By Jim Kouri
When Rep. Barney Frank (D-MA) announced his decision on Monday to retire from the U.S. House of Representatives at the end of this term, many members of the Washington, D.C., press corps could hardly restrain themselves from heralding the end of an illustrious career.
A large portion of the praise for Frank is the fact he was the first openly gay member of Congress and he was also a pitbull for progressive government policy. However, some observers are still wondering how the combative congressman avoided censure in the House of Representatives and escaped criminal charges for what many believe was a corrupt political career.
For example, in a story that continued to mushroom throughout 2010, Congressman Barney Frank improperly intervened for Rep. Maxine Waters (D-CA) on behalf of his home-state’s One United Bank to obtain Troubled Asset Relief Program (TARP) funds.
When asked about the scandal, the Massachusetts Democrat admitted he spoke to a “federal regulator” but, according to The Wall Street Journal he didn’t remember which federal regulator he spoke with.” According to explosive Treasury Department emails uncovered by the watchdog group Judicial Watch in 2010, however, it appears this nameless bureaucrat was none other than then-Treasury Secretary Henry “Hank” Paulson.
While Frank’s “partner in crime” in the One United Bank scandal, Congressman Maxine Waters, is being investigated by the House Ethics Committee, Frank’s colleagues in the House have inexcusably ignored the Massachusetts Democrat’s connection to the OneUnited grant.
In addition, to this day, Barney Frank continues to defend his role in the meltdown of Fannie Mae and Freddie Mac, saying he was just as blind-sided as the rest of America when the two government sponsored enterprises collapsed, triggering the financial crisis. Frank has been peddling this fiction ever since the economy collapsed in September 2008. But, as Judicial Watch and the Boston Globe reported in devastating articles published in 2010, not many people are buying Frank’s lies anymore. And Frank knows it. Here’s an excerpt from the Globe:
The issue…in 2003 was whether mortgage backers Fannie Mae and Freddie Mac were fiscally strong. Frank declared with his trademark confidence that they were, accusing critics and regulators of exaggerating threats to Fannie’s and Freddie’s financial integrity. And, the Massachusetts Democrat maintained, ‘even if there were problems, the federal government doesn’t bail them out.’ Now, it’s clear he was wrong on both points.
Frank wasn’t wrong. He was just lying through his teeth. Frank claims that he “missed” the warning signs with Fannie and Freddie because he was wearing “ideological blinders,” which was just his lame attempt to blame Republicans. But he did not miss them. According to evidence uncovered by Judicial Watch, he just chose to ignore them.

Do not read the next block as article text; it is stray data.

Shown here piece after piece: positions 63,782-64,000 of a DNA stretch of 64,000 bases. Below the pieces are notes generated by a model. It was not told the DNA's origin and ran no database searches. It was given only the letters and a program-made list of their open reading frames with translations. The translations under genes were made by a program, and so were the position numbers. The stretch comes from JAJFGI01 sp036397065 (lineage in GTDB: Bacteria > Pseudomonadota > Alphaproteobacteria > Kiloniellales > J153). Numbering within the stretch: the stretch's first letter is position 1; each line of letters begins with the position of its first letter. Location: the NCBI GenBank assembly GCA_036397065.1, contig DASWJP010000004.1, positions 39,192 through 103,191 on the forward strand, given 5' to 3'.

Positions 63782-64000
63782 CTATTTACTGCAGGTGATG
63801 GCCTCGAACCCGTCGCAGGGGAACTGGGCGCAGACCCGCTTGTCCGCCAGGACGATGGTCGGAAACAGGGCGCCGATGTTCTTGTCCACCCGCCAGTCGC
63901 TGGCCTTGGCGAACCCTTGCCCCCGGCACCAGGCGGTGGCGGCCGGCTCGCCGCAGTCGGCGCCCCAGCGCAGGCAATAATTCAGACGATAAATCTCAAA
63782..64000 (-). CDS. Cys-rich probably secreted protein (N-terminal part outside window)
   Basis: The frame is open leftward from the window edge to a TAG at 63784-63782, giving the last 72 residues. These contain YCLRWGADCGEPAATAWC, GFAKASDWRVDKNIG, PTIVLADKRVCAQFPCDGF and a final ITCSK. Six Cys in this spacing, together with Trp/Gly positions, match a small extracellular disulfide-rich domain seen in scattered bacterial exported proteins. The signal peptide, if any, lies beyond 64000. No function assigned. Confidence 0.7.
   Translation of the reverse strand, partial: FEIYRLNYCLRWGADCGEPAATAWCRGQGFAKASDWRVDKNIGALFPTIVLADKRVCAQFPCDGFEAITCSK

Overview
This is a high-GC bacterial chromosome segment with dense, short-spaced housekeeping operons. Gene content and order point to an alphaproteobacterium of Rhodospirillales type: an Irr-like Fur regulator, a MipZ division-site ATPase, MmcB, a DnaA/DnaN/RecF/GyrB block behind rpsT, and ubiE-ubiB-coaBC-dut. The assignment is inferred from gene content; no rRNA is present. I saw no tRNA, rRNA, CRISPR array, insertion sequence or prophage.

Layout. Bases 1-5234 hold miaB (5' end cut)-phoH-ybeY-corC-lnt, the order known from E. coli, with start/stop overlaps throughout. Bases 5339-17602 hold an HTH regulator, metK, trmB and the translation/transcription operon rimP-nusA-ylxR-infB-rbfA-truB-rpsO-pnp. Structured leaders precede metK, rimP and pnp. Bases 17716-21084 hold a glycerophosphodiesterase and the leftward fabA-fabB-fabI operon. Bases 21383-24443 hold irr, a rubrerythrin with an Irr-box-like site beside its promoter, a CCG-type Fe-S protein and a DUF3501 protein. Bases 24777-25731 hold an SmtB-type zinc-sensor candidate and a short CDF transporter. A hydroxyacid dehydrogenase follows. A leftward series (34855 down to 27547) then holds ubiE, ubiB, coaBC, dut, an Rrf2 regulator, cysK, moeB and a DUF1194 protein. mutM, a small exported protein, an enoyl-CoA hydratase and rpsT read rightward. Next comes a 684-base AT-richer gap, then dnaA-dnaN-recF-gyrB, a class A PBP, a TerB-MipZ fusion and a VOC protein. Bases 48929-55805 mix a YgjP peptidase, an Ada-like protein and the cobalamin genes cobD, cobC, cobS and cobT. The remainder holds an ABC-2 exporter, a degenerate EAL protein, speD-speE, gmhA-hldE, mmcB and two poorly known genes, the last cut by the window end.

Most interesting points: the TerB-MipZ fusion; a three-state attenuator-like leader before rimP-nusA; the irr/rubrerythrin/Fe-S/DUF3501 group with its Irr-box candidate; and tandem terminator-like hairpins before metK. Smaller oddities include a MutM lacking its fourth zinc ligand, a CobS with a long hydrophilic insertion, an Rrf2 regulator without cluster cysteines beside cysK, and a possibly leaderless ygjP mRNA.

In 2010, Judicial Watch obtained documents proving that members of Congress, including — and perhaps especially — Barney Frank, were well aware that Fannie and Freddie were in deep trouble due to corruption and incompetence and yet they did nothing to stop it.
Rep. Frank also engaged in a “romantic” relationship with a Fannie Mae Executive while serving on the House Banking Committee, which has jurisdiction over Fannie Mae and Freddie Mac. In other words, he was “sleeping with the very person he and his committee were overseeing,” said former police detective Mike Snopes, who has investigated numerous corruption and racketeering cases.
As the Boston Globe notes, in July 2008, then-Treasury Secretary Henry Paulson says he called Frank and told him the government would need to spend “billions of taxpayer dollars to backstop the institutions from catastrophic failure.”
Frank, despite that conversation, appeared on national television two days later and said the companies were “fundamentally sound, not in danger of going under.” Less than two months later, the government seized Fannie and Freddie and the bailout began.
In 2009, Judicial Watch uncovered documents that showed that members of Congress for years were aware that Fannie Mae and Freddie Mac were playing fast and loose with accounting issues, risk assessment issues and executive compensation issues, even as liberals led by Rep. Frank continued to block attempts to rein in the two Government Sponsored Enterprises.
For example, during a hearing on September 10, 2003, before the House Committee on Financial Services considering a Bush administration proposal to further regulate Fannie and Freddie, Rep. Frank stated: “I want to begin by saying that I am glad to consider the legislation, but I do not think we are facing any kind of a crisis. That is, in my view, the two Government Sponsored Enterprises we are talking about here, Fannie Mae and Freddie Mac, are not in a crisis.”
“We have recently had an accounting problem with Freddie Mac that has led to people being dismissed, as appears to be appropriate. I do not think at this point there is a problem with a threat to the Treasury.” Frank received $42,350 in campaign contributions from Fannie Mae and Freddie Mac between 1989 and 2008,” Frank stated.
To this day, when questioned about his past behavior in Congress regarding Fannie and Freddie, Frank regularly blames former President George W. Bush and then becomes belligerent.
“The U.S. Congress is better off without Barney Frank… and so are the American people,” said Mike Snopes.